MY last column on language-in-education evoked interesting comments from readers. Some raised valid concerns. Others betrayed unfounded fears about language — and also education. Quite a few of the comments were more an outpouring of emotional biases and not based on rational thinking.
First of all what needs to be clarified is that there is a world of difference between using a language as a medium of instruction (MOI) and teaching it as a subject. Whenever there is a discourse on the language-in-education issue we seem to get carried away by our passion for English. It needs to be understood clearly that a child learning history, geography or even science in an indigenous language can still learn English as a second language just like any German or Korean child does. If English is taught by competent teachers using the correct methodology the child will learn it well and quickly. Continue reading “Language whims”
SINCE 1999, when Unesco first declared Feb 21 International Mother Language Day, this issue has received much attention throughout the world. In Pakistan, where the language issue has always had a complexity of its own, educators, linguists and activists are now more vocal than ever.
Will the ruckus being created have a real impact on the language situation in various sectors of national life? The courts have given two major language-related verdicts in the past two years. One was the Supreme Court’s directive of 2015 asking the government to use Urdu as the official language of administration. The second is the recent order of the Lahore High Court asking the Federal Public Commission to conduct CSS examinations in Urdu.
There is a logical link between the two. A person who is to conduct the affairs of governance in one language should be fluent enough in it to pass an exam to qualify as an administrator. The conclusion that follows is that the CSS candidates should have studied Urdu in school as well as college to be able to take examinations in that language. Continue reading “Why English again?”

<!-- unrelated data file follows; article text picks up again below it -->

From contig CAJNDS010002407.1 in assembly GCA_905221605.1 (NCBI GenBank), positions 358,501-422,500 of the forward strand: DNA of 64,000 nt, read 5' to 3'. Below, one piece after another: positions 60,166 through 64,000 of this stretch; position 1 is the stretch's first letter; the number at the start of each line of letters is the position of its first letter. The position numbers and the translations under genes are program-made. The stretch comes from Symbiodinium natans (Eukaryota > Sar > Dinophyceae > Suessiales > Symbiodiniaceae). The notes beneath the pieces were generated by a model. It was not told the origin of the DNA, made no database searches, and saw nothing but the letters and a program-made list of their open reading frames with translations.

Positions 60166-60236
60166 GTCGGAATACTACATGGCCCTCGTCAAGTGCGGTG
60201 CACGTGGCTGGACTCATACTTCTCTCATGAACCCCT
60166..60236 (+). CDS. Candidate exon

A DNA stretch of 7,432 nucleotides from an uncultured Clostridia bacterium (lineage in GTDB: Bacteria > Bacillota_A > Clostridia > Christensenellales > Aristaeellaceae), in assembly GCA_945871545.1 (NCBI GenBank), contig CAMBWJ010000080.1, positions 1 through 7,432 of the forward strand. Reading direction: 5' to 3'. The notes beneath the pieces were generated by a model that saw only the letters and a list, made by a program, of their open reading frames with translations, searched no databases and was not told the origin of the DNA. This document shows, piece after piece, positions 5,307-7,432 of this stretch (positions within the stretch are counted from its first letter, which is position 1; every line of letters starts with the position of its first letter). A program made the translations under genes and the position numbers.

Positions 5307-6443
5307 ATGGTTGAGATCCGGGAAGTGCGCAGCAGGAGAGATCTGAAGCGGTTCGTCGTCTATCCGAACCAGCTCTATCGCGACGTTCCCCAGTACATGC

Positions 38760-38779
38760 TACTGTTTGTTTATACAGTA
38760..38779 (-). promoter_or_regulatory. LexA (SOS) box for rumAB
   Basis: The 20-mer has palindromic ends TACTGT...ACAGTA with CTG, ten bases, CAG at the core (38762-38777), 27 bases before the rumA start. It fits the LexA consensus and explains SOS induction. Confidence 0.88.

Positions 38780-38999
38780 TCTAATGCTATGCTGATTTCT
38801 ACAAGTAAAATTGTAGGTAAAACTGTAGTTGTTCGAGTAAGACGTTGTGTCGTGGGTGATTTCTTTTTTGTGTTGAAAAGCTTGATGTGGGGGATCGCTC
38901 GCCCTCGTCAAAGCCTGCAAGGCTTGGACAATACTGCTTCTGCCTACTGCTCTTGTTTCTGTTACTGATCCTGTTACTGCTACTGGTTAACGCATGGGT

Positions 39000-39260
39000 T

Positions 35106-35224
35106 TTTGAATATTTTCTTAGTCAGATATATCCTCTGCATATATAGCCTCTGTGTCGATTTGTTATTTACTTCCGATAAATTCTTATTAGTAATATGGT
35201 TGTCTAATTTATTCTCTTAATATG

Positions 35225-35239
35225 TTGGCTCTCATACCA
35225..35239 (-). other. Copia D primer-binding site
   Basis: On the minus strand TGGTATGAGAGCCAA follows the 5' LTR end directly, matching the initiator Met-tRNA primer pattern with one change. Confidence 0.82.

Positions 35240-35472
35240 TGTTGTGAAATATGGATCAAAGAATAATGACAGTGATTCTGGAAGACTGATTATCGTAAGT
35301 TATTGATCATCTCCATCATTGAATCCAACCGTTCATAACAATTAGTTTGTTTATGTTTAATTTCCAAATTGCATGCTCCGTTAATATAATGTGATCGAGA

A YOUNG mother recounted to me her harrowing experience of her daughter’s schooling in Lahore. The child was asked by her teacher to report on her classmates who spoke a language other than English in school.
When I heard this I was saddened but not shocked. Many parents have had a similar experience. Worse still, many believe that this is the only way to learn English. Continue reading “Why English?”
Nadia (aged 14) is a typical victim of the tyranny of the English-language Hydra in Pakistan. Coming from an underprivileged socio-economic background, this girl is required to master an alien language if she wants to realise her dreams. Thanks to the easy accessibility of electronic media and a concerted movement for reform by concerned members of civil society, public interest in education has been stirred, and expectations are high. There are millions of teenagers like Nadia who want to acquire a good education to uplift their socio-economic status. But many are headed for disappointment. The facilities needed to educate such large numbers have not been created in Pakistan by the state, notwithstanding the growing demand. Worse still, the curricula and textbooks have not been designed to meet the specific needs of these children. Hence, aspirations and motivation will not prove to be enough to help Nadia and others like her to achieve upward mobility.
Although there are many hurdles in Nadia’s way, language − especially English −is a major one. Even though the government institutions may not be insisting on English as the language of education, their poor performance disqualifies them as trendsetters. Given the ambiguity in the official education policy, the English-language Hydra has become the driving force. This policy was announced in 2009 by the education ministry in Islamabad, as it was its prerogative to lay down the guidelines for the entire country. The policy defined in detail its vision and strategy, but it was vague about the language to be used as the medium of instruction. It was left to the provinces to decide whether they wanted to use the national or regional language in the public-sector primary schools in their jurisdiction. But it was specified that English would be used to teach science and maths in Years 4 and 5 in these institutions. Private schools were given a free rein. They generally opted for English. In 2010, constitutional amendments devolved powers to the provinces. To the detriment of all, the provincial governments chose to be equally vague and adopted an ad hoc approach to language in education. There has been no clarity in the governments’ policies ever since, on account of the policymakers’ ignorance of education and language-learning matters and their misguided belief that English promotes progress. Their failure to adopt a firm approach on the medium issue has allowed market forces, societal pressures, élite private-school owners (some with political clout) and the leverage of foreign aid givers to gain the upper hand.